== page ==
Are Gas Fireplaces Expensive to Run?
January 10, 2015
Are gas fireplaces expensive to run? This is one of the most frequently asked questions that we deal with when it comes to fireplaces. It is a mixture of the type of gas fireplace you have (decorative or heat producing) and also the type of gas you are burning (natural gas or propane/LP gas). You could easily do the calculation yourself once you find out the answer to the questions. If you know the manufacturer of your gas fireplace and model number you can easily look it up online. Also, your gas appliance has some kind of tag on it, which will give you the BTU of that model. To determine the type of gas you have is easier. Typically if you have propane, there is usually tank located outside the home which gets filled regularly by a propane company. Natural Gas is typically piped right into the house from the street.
There are really two types of gas fireplaces – decorative appliances and heat producing appliances. Decorative appliances are usually referred to as gas log sets and are designed to go into an existing masonry fireplace. In Massachusetts we have to remove the damper and then the fireplace will have a set of operable glass doors which must be open when the fireplace is in use. In other states you do not always need to have the damper removed or glass doors. They give you a large flame which looks just like a real wood fire, but most of the heat they produce goes up the flue, exactly like a wood burning fireplace does. See the picture to the right. So the fireplace really does not add a tremendous amount of heat to the room. they will feel warm if you stand in front of them, but usually they are sending the heat produced right to the outside. They use the air from the room for combustion, which is why the doors are open when in use, and then the doors are closed when it is off, acting like the damper would, to prevent warm air from escaping through the flue. This type of appliance typically uses anywhere from 70,0000 – 90,000 BTU/Hour when running on high and the efficiency tends to be lower than 25%.
The second type – a heat producing type – is a gas insert or gas fireplace. A gas insert is a metal box which installed into your masonry fireplace. A gas fireplace is built around new construction and there is no masonry chimney. Both are metal boxes with solid glass front that do not open and have a pipe that either goes out the side of the house or up through the roof. In both cases, as the fireplace is turned on, the exhaust runs through the exhaust vent and out the top of cap, which creates a negative pressure inside the fireplace insert, and causes/forces the intake air to come down the intake liner. As a result, this fireplace only uses outside air for combustion and does not take any of the air from inside the house and send it outside. About 20-30% of the heat is lost through the exhaust. The glass gets extremely hot and radiates a tremendous amount of heat back into the room. Most inserts also come equipped with fans which will force the warm air into the room at a faster rate. The largest of these types of fireplaces tend to be about 40,000 BTU and area anywhere from 65-85% efficient.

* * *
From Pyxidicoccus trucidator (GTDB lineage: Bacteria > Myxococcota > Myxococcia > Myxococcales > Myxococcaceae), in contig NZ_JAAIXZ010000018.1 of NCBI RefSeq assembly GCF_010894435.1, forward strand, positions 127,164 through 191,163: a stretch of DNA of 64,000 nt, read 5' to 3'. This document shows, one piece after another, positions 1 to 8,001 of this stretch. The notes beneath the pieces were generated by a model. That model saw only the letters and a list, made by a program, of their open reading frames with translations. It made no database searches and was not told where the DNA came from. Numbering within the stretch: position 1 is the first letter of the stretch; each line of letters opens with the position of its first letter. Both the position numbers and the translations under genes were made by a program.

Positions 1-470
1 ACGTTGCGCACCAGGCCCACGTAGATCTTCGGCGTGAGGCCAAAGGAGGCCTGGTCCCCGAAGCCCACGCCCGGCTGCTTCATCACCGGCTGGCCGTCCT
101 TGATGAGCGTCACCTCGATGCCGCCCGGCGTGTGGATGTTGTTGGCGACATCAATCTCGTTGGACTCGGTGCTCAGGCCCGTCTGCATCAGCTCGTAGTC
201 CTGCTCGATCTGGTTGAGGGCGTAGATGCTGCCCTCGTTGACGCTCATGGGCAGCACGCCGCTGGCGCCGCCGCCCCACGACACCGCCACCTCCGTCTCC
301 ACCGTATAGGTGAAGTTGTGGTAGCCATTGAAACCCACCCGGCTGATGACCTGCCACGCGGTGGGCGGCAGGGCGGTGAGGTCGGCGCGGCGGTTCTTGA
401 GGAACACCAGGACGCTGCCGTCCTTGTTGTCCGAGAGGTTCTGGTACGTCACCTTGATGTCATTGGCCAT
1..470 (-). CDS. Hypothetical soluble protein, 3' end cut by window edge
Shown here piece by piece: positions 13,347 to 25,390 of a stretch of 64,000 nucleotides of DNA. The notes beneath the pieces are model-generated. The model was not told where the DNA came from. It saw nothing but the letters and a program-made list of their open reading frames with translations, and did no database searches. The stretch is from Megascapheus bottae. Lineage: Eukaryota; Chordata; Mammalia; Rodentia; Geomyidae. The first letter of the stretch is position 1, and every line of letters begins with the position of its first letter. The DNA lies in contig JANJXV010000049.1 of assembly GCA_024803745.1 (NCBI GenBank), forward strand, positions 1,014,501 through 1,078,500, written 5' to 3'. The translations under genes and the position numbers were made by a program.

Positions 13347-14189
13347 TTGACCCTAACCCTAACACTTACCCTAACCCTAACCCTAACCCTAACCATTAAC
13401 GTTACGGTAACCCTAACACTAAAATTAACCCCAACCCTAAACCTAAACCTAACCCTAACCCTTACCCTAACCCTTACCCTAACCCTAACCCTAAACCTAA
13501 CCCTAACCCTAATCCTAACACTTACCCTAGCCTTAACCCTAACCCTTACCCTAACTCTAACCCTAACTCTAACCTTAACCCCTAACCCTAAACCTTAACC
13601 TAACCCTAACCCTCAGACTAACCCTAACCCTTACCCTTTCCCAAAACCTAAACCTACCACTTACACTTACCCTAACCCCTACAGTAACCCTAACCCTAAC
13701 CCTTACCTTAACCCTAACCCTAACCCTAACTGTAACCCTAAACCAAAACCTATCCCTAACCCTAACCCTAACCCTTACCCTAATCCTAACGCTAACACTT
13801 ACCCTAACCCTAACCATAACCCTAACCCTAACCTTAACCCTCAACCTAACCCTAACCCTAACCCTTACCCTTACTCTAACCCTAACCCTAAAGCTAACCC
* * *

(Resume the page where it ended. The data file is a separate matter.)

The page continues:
Current Natural Gas is the cheapest of the two types with the cost/therm being somewhere around $1.00/Therm. Propane is currently hovering around $3.00/gallon. Those numbers do not mean much unless you know how gas appliances work. Gas appliances are figured on BTU/Hour. In Natural Gas, there is 100,000 BTU in a Therm. In Propane, there is about 91,500 BTU in a gallon.
So based on those numbers, in order to operate a 70,000 BTU/hour decorative gas log set it would cost you roughly around $0.70/hour for natural gas and about $2.30/hour for propane. Most of the heat that is produced will go up the chimney in this case. For the equivalent in a gas insert or gas fireplace, a large could use about 40,000 BTU/hour and in this case would cost about $0.40/hour to operate for natural gas and about $1.31/hour for propane. But with the inserts you are gaining a majority of the heat back into your home, so the heating system should not be working as hard and in many cases it can actually offset the cost to normally heat your home. Now these prices are subject to what you are paying for you gas. So check your bill out and see what your current rate is, and use the simple calculation to figure it our for yourself.
There is one thing to note as well. Any fireplace that has a standing pilot is using about 1,000 BTU/hour to keep the pilot going. That means whether or not you turn on the main burner, the fireplace is using a therm, or gallon of propane, every 3-4 days. Make sure you factor that into your calculations. Newer units tend to be electronic ignition so there is no standing pilot all the time.